Brexit Clock Ticking On UK Expats’ Finances

The deal to delay full Brexit for another 20 months is reassuring for expats and would-be expats, but the clock is still ticking to get ready in time.
For Britons looking to move to Europe, this extends the cut-off date for establishing residency and locking in current benefits in an EU country to 31 December 2020. For those already living there, this offers an extra 20 months in which to bolster your position by building up residency history.

In many EU countries there are beneficial tax regimes for British retirees with residency rights. These benefits are detailed in a new book ‘Retiring to Europe’ and website

“The proposed transition effectively ‘pauses’ Brexit to enable citizens and businesses to prepare for incoming changes,” said Jason Porter, director of specialist expat financial advisory firm in Europe, Blevins Franks. “During that time, very little is set to change. UK nationals will have the same freedom of movement and access to benefits as today, as will EU citizens in the UK.”

Importantly, agreement has been reached on keeping current healthcare and pensions rights for British citizens living in EU countries after Brexit.
British financial services companies that provide personal pension and insurance payments to expats can avoid a regulatory ‘cliff edge’, gaining more time to establish solutions to continue cross-border transactions.

EU chief negotiator, Michel Barnier, confirmed that UK citizens “who arrive during the transition period will receive the same rights and guarantees as those who arrived before the day of Brexit.”

“While this proposed grace period is reassuring news,” said Jason Porter, “nothing has been finalised. Even if it goes ahead, the clock is still ticking for expats to get ready in time.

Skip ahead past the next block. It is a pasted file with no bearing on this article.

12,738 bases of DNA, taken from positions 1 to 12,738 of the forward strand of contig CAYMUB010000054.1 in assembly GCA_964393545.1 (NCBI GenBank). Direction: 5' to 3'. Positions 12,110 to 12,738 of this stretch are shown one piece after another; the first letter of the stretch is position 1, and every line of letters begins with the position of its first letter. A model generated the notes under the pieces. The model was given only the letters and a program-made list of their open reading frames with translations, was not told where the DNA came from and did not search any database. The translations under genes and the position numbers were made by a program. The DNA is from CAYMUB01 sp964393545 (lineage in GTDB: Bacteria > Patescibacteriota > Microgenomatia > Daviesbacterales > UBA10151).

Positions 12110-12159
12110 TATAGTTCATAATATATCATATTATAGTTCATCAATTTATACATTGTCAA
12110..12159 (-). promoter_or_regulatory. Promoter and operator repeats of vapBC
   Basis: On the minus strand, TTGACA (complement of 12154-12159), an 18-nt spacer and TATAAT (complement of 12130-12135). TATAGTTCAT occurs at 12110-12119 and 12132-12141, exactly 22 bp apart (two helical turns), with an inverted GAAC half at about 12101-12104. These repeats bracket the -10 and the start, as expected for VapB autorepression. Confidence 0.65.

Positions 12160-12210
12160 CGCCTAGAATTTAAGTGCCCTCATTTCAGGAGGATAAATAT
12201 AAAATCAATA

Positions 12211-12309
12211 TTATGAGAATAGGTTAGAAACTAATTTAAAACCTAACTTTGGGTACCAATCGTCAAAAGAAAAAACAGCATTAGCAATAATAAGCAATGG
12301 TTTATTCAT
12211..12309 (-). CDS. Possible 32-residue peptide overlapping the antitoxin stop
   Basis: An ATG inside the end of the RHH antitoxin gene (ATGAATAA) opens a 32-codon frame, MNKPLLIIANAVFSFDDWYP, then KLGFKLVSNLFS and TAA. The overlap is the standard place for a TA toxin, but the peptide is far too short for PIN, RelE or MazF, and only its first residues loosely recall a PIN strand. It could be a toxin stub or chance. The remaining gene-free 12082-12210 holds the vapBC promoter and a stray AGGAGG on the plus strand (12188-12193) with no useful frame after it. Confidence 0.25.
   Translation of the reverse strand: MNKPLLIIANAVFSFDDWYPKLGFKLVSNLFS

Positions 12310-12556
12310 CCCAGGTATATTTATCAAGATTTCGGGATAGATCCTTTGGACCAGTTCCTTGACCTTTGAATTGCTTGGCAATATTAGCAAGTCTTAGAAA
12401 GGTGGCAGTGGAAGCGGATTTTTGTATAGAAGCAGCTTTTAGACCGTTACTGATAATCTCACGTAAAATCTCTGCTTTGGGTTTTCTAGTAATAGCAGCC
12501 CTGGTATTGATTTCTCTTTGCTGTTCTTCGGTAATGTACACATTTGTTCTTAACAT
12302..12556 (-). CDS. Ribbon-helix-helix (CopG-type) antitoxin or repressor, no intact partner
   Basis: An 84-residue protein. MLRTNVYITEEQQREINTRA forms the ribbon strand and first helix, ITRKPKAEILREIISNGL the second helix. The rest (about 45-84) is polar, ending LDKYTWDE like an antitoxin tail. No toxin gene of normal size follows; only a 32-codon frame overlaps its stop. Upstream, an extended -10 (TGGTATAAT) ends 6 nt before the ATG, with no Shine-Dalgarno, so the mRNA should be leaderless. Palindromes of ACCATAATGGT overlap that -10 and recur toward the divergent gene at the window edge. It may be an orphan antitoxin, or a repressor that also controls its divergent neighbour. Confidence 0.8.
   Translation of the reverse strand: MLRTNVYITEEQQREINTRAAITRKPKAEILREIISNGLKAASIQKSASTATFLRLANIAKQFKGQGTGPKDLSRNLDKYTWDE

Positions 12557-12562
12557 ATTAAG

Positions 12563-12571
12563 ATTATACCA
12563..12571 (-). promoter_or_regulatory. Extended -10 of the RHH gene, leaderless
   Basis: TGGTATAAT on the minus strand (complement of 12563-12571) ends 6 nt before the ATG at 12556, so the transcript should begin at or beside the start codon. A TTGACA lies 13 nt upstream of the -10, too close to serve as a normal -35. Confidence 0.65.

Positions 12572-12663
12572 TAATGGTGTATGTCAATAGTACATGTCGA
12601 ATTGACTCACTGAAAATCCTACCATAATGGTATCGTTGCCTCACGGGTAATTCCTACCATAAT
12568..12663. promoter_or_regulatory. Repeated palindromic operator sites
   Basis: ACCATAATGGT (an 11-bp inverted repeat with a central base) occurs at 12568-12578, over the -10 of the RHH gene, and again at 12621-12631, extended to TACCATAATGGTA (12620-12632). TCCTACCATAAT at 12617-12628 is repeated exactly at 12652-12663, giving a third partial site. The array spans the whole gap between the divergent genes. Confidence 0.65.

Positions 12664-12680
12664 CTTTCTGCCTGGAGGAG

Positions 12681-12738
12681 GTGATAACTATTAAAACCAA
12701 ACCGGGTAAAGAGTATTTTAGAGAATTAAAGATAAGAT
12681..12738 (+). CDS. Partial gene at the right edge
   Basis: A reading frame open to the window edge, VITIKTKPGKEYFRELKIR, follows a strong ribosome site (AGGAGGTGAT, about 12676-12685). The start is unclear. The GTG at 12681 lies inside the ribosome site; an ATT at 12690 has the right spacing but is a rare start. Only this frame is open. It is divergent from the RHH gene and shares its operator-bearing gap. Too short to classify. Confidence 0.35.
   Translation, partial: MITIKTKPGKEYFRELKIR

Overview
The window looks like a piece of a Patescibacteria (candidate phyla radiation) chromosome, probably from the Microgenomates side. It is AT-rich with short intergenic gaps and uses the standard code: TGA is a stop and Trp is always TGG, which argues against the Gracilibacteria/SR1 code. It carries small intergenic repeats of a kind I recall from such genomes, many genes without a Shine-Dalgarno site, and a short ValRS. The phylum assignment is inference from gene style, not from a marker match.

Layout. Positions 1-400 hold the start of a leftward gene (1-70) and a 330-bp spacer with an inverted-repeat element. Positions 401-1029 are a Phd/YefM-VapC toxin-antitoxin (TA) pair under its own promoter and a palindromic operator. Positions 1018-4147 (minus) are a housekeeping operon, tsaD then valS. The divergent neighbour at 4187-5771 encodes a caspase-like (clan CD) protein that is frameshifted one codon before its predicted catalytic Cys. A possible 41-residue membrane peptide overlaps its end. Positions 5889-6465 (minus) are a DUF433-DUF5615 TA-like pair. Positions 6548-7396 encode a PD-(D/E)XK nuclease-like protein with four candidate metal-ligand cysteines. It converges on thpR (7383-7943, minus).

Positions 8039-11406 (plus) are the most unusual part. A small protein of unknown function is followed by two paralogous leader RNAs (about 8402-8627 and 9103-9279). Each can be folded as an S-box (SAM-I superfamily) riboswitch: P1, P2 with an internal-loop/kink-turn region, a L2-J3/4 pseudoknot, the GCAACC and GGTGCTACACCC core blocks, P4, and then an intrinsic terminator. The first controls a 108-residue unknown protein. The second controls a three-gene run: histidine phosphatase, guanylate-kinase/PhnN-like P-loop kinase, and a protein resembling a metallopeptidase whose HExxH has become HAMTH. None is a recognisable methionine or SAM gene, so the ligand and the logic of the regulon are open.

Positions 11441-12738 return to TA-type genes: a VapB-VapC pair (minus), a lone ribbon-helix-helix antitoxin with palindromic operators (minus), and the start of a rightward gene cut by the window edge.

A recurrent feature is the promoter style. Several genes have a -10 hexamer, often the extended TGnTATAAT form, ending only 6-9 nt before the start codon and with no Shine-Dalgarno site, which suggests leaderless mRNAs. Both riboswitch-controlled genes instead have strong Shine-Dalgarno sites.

“To secure the right to remain and access existing benefits post-Brexit, UK nationals need to be ‘lawfully residing’ within their EU country of choice before the cut-off date. Those planning on relocating should do so as soon as possible to maximise their time in that country. Those already there who have not acquired permanent residency – available after a period of five continuous years – should take steps to formalise their residency status as soon as possible.”

Although December 2020 seems a long way off, the risk of being caught in an administrative backlog for residency increases as the deadline draws closer. According to Jason Porter, it is advisable to make use of the 20-month transition as an opportunity to ramp up the time spent as a settled resident rather than as a window to apply for residency.

“In the meantime,” said Jason Porter, “expats and those planning a move to Europe should work to the shortest deadline possible to ensure their situation is as secure as it can be, whatever happens with Brexit over the coming months.”

A new, full-colour, 276-page softback book ‘Retiring to Europe’ considers the pros and cons of the popular options for relocation. It examines in detail the tax and other financial implications of residency in ten European countries, alongside information on climate, lifestyle, language, travel connections, the affordability of property and access to healthcare.

A related website links to important updates on the Brexit process as this affects those planning a move to Europe. At the site readers can request a hard copy of the book, priced £9.95, or can download it free of charge.